Personnel Needs

Also, please list how many people you will need.  If you take the ownership seriously and recruit your own workers, that will be great, but please keep me “in the loop” on who you use and at what times you will need them.  What I will be working towards is LOTS of involvement, and when we have our big meeting on Jan. 9 we will assign workers to you as needed.  I don’t know yet whether it will be a signup sheet or something else, but I’ll need to know how many people you will need and when you will need them.  Again, please feel free to get help before then as needed; it will only help you not be crunched for time in case we don’t get the volunteers.


I’ll work on meeting with you regularly, and if you ever need to contact me about some personal time to talk through your area, I’ll be more than happy to do so.  Please just email me or catch me at church to set up a time that will work for both of us, and we will do our best to work some things out.  I’ll do my best to get with you on more details, but it would help me to have you ask the questions so I know you’re (once again) owning your area.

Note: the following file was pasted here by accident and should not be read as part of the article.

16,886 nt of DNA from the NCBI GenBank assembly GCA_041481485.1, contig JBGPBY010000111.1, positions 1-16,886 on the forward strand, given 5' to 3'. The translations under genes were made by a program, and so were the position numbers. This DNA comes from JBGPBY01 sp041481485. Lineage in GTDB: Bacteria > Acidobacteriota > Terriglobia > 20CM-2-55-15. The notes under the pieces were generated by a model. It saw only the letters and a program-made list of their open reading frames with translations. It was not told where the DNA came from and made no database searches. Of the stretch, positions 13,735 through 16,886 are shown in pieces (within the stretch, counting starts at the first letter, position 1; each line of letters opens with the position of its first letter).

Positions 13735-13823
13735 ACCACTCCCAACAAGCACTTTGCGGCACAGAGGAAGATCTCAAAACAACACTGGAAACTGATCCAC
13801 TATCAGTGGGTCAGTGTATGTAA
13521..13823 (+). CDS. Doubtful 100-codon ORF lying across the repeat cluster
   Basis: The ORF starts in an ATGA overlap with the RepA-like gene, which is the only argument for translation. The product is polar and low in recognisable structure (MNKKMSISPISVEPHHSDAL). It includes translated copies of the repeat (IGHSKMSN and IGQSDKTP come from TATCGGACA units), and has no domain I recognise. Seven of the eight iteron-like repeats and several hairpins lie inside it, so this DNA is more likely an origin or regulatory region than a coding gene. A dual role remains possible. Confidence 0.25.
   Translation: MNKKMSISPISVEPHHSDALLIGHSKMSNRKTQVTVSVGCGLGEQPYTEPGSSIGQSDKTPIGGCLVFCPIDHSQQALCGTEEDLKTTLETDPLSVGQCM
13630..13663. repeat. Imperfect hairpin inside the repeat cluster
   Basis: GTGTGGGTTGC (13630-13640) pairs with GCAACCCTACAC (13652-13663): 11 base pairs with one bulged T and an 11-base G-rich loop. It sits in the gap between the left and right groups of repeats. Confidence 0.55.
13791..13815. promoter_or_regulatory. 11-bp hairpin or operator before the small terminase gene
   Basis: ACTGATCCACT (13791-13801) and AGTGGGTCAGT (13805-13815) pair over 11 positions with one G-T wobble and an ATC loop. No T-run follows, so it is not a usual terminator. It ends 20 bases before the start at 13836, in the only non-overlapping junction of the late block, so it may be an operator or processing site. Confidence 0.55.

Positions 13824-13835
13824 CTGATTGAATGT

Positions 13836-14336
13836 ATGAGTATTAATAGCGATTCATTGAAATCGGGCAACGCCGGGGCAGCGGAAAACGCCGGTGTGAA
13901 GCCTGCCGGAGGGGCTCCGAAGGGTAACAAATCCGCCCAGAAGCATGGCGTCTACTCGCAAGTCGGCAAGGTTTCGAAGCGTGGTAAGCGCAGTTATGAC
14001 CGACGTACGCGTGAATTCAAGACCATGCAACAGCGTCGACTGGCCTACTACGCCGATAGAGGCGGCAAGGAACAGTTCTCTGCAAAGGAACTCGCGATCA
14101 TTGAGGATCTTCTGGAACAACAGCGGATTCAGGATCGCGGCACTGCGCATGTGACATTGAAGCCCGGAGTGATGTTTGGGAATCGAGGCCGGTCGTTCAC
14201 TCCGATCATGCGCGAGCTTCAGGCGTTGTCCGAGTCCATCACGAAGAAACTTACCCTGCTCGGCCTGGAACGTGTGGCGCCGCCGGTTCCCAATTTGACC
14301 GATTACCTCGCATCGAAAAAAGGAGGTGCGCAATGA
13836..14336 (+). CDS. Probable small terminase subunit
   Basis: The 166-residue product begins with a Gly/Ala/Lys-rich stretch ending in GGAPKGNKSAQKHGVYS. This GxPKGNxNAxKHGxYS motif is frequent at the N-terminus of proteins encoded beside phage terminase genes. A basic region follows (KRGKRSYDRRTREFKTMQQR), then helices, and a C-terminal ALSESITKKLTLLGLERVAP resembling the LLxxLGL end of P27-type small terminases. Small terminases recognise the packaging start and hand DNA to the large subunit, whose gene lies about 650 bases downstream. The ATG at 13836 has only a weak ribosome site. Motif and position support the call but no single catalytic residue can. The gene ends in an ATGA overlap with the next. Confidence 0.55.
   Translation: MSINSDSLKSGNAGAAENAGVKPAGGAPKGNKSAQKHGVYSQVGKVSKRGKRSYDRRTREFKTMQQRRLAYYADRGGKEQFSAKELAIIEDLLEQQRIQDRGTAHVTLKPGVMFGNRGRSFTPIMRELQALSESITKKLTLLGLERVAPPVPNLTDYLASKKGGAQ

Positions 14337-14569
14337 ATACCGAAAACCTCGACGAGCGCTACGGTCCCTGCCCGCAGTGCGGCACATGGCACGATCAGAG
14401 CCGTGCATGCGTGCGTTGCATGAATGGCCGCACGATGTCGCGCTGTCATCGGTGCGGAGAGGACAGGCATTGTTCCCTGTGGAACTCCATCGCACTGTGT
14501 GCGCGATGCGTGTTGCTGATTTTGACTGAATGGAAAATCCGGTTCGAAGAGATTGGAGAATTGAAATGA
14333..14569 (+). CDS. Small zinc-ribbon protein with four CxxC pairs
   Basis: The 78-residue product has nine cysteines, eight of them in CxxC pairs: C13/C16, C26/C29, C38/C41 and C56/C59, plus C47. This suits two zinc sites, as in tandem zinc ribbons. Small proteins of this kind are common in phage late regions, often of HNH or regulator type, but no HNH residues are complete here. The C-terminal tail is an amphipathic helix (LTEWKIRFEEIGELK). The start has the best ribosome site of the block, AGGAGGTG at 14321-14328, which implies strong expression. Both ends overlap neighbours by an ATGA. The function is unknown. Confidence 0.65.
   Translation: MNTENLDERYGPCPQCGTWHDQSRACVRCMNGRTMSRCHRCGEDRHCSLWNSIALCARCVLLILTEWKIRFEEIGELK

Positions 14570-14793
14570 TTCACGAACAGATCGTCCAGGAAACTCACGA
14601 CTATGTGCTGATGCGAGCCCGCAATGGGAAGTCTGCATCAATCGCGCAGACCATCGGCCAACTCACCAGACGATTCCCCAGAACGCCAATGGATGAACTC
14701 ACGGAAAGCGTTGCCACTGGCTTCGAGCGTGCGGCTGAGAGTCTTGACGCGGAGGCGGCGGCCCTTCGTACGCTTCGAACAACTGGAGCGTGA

I certainly won’t be able to do this alone, and I hope you understand that I’m VERY grateful for your help.

In faith,

Ryan Rench



Follow-up Letter

Just before our first church-wide meeting, after discussing the chief’s plans individually, I sent this reminder letter to each chief to finalize any last-minute details:


December 28

Dear “Chief,”

I had some spare paper, so I thought I would write a letter instead of an email.  That’s not a very professional way to start a letter, but I know you will forgive me.